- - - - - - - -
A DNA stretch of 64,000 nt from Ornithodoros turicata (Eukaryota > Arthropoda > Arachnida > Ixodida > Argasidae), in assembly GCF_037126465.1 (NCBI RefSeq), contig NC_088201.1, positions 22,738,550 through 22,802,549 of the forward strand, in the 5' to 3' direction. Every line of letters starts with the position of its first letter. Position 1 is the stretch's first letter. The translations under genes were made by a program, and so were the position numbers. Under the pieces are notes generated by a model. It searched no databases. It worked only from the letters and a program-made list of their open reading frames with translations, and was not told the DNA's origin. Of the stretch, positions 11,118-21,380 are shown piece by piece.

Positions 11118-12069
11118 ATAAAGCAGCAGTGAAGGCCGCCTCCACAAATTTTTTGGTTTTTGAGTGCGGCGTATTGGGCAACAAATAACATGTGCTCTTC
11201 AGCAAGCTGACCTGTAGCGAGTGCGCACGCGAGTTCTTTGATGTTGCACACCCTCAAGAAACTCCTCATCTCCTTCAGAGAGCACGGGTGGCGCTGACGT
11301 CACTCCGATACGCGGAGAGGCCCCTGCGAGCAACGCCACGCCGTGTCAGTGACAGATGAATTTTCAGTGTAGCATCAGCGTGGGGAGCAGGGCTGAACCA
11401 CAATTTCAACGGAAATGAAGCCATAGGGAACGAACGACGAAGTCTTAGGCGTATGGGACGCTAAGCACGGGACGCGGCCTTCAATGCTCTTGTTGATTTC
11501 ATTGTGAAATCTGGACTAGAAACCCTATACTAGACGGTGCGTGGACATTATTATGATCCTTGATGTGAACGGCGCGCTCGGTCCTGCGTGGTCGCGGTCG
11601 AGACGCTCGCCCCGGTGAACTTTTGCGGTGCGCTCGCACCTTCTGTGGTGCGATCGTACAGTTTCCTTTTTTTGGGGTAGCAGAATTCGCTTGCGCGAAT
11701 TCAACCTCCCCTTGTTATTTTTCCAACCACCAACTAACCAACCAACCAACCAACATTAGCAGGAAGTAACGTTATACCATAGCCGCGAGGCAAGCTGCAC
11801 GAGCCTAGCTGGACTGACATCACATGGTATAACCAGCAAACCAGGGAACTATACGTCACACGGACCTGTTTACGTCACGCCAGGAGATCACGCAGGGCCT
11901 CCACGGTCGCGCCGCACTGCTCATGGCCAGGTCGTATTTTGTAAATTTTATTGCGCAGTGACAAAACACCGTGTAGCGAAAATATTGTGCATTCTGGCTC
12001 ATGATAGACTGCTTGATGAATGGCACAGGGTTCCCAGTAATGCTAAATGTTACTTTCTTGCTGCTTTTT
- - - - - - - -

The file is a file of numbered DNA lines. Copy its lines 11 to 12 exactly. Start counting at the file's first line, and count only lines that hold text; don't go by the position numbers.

11901 CCACGGTCGCGCCGCACTGCTCATGGCCAGGTCGTATTTTGTAAATTTTATTGCGCAGTGACAAAACACCGTGTAGCGAAAATATTGTGCATTCTGGCTC
12001 ATGATAGACTGCTTGATGAATGGCACAGGGTTCCCAGTAATGCTAAATGTTACTTTCTTGCTGCTTTTT